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IMPORTANT NOTICE: Refundable Employee Retention Credit

The Coronavirus Aid, Relief, and Economic Security (CARES) Act introduces a refundable employee retention credit against certain employment taxes equal to 50 percent of the qualified wages an eligible employer pays to employees after March 12, 2020, and before January 1, 2021.

Eligible employers can get immediate access to the credit by reducing employment tax deposits they are otherwise required to make. Also, if the employer’s employment tax deposits are not sufficient to cover the credit, the employer may get an advance payment from the IRS. For each employee, wages (including certain health plan costs) up to $10,000 can be counted to determine the amount of the 50 percent credit.

Employers, including tax-exempt organizations, are eligible for the credit if they operate a trade or business during calendar year 2020 and experience either: (1) the full or partial suspension of the operation of their trade or business during any calendar quarter because of governmental orders limiting commerce, travel, or group meetings due to COVID-19, or (2) a significant decline in gross receipts. See the IRS website for details.

Note: If a date listed for filing a return or making a tax payment falls on a Saturday, Sunday, or legal holiday (either national or statewide in a state where the return is required to be filed), the return or tax payment is due on the following business day.

Note: You must use electronic funds transfer to make all federal employment tax deposits. This is generally done using the Electronic Federal Tax Payment System, a free service provided by the U.S. Department of Treasury. If you don't wish to use EFTPS, you can arrange for your tax professional, financial institution, or payroll service to make deposits on your behalf. Failure to make a timely deposit may subject you to a 10-percent penalty.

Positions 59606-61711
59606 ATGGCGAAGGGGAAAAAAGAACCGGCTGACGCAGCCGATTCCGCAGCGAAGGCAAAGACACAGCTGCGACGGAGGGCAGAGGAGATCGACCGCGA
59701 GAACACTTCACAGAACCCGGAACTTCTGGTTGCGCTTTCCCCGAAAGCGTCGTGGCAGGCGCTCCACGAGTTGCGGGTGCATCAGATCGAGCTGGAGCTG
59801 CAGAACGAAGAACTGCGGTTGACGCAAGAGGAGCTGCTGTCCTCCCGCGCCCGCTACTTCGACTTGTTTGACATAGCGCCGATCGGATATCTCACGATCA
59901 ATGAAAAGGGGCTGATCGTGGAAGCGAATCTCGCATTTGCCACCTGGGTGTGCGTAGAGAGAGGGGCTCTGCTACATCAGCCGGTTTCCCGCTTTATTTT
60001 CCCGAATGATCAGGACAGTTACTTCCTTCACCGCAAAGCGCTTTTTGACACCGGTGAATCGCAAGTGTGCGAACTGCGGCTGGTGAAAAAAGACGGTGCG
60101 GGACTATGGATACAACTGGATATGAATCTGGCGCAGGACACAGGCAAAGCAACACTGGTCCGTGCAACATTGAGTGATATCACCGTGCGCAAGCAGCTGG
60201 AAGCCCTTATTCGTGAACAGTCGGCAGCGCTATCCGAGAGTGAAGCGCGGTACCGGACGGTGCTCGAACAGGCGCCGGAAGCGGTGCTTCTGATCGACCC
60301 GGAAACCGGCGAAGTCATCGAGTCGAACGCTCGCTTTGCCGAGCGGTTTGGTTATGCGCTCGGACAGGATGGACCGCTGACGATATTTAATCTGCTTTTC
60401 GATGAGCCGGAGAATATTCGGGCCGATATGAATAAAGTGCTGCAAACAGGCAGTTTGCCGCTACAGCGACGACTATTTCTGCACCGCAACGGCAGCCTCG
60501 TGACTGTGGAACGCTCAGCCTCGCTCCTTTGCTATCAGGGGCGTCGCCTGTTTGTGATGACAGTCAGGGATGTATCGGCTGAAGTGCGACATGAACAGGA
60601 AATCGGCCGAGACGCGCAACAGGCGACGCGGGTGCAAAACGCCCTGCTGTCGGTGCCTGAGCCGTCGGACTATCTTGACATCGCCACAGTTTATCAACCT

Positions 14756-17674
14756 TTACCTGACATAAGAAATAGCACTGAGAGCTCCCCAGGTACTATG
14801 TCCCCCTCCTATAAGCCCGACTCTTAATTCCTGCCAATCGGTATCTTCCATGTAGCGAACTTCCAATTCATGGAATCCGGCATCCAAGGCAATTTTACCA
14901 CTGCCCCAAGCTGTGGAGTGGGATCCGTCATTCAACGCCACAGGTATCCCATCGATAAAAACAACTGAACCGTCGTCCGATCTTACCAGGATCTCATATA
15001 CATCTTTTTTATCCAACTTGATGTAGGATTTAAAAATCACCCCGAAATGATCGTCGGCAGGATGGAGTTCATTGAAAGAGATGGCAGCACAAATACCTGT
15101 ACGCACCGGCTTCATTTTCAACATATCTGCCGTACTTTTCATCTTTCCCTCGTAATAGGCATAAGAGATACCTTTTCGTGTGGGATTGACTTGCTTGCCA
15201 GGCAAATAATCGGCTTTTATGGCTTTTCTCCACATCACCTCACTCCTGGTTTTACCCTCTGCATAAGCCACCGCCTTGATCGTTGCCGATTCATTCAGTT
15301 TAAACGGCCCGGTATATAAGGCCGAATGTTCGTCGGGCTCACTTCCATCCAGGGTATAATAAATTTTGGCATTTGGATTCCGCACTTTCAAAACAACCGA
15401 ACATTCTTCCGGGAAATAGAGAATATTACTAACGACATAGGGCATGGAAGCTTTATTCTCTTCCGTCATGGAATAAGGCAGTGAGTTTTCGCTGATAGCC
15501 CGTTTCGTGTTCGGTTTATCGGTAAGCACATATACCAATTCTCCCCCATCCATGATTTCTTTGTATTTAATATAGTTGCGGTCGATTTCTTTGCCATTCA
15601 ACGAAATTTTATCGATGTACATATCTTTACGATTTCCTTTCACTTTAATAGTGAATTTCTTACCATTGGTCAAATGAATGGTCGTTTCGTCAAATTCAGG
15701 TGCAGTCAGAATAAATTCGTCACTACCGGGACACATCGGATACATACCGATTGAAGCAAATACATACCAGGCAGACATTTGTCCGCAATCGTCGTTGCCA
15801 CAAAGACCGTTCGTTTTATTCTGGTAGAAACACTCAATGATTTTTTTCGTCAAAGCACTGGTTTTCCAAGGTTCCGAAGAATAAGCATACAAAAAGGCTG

This content is designed to provide accurate and authoritative information in regard to the subject matter covered. It is sold with the understanding that the publisher is not engaged in rendering legal, accounting, or other professional service. If legal advice or other expert assistance is required, the services of a competent professional person should be sought. "From a Declaration of Principles jointly adopted by a Committee of the American Bar Association and a Committee of Publishers and Associations." Due to the nature of the U.S. legal system, laws and regulations constantly change. The editors encourage readers to carefully search the site for all content related to the topic of interest and consult qualified local counsel to verify the status of specific statutes, laws, regulations, and precedential court holdings.

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Posted:
  • June 11, 2020

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